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BP withdraws application for wind farm 

Credit:  By J.W. Keene, March 21. 2013, pratttribune.com ~~

Karl Pierce and Steve Gough, representing British Petroleum (BP), informed Pratt County commissioners Monday afternoon they were withdrawing their application for a special use under present zoning regulations. The pair explained the current regulations gave them a pause for concern about the legalities of their applications.

BP does not want to complete all of the many requirements to receive a special use under the present regulations, according to Pierce. Pierce wants to ask the Pratt County Planning and Zoning Board to re-write the present ordinance to allow more flexibility in developing a plan for what is being called the Ninnescah Wind Energy project in southeast Pratt County.

BP would like to receive a special use prior to furnishing all of the details called for in the zoning ordinance. Those details are expensive and very time consuming, according to Pierce, and would not in the long run assure BP receiving a special use, even if they were completed.

“As drafted right now, the ordinance pretty much puts the cart before the horse,” said Gough. “As it stands right now, we need a change before we can go forward.”

Pierce said, “I’m afraid of possible lawsuits by opponents because we did not follow proper procedures in the existing ordinance.”

Pierce said the county commissioners would have the final approval of the project one way or another. Commissioners could approve recommendations from the board, disapprove recommendations from the board, or come up with their own pathway to issuing the permit.

“What we are wanting to do, is pretty much the procedure we used in Kingman and Harper counties,” said Gough. “Additionally, we will need a road agreement and a decommissioning agreement with the county.

Pratt County Zoning Administrator Tim Branscom said proceeding in this fashion would cause a public hearing to be held in May and a final decision from the zoning board to be issued sometime in July.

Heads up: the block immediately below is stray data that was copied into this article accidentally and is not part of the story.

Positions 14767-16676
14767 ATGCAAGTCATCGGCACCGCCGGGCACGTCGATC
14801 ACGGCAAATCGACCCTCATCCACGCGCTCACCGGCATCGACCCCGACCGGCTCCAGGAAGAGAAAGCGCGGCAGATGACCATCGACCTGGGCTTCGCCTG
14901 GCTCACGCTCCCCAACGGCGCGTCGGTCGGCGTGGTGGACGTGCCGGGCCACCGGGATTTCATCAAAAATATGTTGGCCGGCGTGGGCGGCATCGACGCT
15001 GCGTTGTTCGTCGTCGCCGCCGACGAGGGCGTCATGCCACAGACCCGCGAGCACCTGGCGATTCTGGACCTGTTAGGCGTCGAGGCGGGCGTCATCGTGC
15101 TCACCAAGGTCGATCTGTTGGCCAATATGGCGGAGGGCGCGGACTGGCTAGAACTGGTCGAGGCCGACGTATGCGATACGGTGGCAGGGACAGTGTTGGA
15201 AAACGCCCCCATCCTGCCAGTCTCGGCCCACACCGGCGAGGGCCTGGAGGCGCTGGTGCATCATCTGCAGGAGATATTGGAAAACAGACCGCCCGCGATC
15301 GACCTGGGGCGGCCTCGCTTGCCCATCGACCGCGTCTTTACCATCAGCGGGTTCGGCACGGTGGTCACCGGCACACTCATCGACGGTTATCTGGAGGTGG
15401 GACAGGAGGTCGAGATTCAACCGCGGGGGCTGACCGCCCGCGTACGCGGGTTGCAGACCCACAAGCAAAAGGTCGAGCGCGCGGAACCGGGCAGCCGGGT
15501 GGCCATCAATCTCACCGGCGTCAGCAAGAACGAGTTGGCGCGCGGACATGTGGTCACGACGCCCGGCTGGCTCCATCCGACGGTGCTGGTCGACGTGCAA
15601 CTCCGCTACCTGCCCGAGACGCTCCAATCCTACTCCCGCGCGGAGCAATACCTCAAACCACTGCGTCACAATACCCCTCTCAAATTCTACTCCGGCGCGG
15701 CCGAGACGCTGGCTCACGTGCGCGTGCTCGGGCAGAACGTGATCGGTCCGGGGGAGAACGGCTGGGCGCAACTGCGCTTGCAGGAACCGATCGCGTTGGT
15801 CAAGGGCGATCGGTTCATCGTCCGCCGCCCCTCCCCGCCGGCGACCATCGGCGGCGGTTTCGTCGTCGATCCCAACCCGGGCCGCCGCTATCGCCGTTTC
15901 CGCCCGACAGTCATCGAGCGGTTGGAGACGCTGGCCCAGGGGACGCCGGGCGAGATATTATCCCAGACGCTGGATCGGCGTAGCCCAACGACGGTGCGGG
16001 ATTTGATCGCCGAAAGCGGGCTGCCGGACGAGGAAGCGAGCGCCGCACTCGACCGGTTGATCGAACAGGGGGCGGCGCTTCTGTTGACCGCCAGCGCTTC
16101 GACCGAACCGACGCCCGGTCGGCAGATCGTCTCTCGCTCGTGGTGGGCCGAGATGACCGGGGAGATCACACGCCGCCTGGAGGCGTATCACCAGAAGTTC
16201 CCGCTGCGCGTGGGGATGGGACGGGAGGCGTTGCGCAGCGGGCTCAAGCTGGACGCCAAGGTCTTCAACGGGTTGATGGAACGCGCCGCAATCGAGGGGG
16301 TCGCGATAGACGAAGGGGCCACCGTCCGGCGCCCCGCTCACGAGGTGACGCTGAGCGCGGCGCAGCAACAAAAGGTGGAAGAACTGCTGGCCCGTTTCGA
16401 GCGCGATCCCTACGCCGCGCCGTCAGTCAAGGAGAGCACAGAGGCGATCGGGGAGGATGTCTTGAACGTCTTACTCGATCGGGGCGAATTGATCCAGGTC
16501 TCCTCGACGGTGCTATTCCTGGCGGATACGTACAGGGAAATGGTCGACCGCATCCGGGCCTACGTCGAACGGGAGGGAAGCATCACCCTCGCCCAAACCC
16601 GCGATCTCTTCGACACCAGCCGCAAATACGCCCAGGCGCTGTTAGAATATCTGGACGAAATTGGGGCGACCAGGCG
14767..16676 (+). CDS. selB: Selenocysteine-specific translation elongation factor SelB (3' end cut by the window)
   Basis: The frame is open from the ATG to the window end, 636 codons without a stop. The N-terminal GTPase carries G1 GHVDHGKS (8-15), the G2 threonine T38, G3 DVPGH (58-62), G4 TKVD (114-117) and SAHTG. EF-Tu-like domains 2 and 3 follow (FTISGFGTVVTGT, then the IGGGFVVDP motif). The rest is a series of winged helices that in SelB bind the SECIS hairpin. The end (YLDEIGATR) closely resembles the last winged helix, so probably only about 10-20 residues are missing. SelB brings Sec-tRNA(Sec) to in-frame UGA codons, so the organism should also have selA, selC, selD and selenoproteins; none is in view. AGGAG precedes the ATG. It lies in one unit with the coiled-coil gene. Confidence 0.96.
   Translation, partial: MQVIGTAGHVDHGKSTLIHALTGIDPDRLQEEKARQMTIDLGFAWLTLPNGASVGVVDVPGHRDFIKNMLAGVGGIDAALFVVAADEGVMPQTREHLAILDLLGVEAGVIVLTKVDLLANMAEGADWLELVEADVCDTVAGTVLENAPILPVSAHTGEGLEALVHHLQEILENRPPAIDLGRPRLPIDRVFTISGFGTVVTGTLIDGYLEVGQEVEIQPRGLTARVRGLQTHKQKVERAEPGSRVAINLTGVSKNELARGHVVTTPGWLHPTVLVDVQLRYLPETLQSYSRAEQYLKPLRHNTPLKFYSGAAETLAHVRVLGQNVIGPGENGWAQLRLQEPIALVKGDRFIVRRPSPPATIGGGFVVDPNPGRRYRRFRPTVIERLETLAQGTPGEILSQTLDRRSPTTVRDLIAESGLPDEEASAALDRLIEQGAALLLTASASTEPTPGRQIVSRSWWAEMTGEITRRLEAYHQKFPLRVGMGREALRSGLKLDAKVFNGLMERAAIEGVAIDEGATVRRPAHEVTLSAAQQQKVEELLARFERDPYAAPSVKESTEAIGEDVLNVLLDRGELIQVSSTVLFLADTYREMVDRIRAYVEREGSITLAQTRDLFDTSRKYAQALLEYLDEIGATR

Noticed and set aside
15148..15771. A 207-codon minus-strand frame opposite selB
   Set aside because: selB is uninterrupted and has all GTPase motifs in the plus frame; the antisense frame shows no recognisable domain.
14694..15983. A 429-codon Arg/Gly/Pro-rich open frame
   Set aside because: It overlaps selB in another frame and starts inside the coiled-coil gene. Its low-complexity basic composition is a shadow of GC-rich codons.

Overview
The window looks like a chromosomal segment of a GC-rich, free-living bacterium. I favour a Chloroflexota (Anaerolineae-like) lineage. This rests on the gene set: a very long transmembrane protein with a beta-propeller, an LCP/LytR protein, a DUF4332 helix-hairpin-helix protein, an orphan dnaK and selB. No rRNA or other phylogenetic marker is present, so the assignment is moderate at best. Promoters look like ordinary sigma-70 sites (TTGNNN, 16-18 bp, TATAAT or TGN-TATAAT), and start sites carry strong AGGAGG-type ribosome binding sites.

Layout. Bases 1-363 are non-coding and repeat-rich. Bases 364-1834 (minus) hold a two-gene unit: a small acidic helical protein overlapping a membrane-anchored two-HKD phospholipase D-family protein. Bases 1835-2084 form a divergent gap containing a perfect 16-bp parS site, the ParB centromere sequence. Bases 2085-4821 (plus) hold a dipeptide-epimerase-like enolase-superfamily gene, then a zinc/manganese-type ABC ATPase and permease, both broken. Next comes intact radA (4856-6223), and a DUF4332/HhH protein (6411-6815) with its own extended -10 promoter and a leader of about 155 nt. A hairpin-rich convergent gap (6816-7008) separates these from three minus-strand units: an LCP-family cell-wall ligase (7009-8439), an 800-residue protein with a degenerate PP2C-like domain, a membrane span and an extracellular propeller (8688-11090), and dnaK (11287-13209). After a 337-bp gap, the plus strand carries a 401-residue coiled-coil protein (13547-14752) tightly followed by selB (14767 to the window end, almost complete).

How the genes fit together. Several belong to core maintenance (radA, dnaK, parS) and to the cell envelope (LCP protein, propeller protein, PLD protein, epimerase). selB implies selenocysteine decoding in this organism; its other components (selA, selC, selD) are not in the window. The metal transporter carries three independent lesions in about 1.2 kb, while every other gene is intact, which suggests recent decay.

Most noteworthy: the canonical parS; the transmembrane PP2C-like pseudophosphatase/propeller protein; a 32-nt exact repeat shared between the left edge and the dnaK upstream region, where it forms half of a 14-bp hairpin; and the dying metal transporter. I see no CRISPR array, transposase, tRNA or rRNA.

Zoning board to look at procedures

The Pratt County Planning and Zoning Board has asked their attorney, Pratt County Counselor Robert Schmisseur, to look at procedural changes to the adopted zoning ordinance for their consideration. This action is the result of a request from British Petroleum (BP) to change some of the procedures required to obtain a ‘Special Use’ under the ordinance for a wind farm in Pratt County.

At present, the Pratt County zoning ordinance requires all information relating to a project, such as the wind farm BP is asking permission to build, be completed prior to a ‘Special Use’ being recommended by the board to the county commissioners.

BP submitted a possible change to the ordinance, which would allow for them to complete the process after approval of a ‘Special Use’ for the area under consideration without full disclosure of data upfront. The new procedure under possible consideration would approve the area under consideration, whose boundaries could not be changed, and allow BP, or any other applicant for a wind farm, to work on developing a plan over an extended period of time.

The changes being looked at will not change any of the setbacks and other requirements of the ordinance, according to consultant Bickley Foster. The changes will, however, make the process a two-step process rather than a one-step as presently required.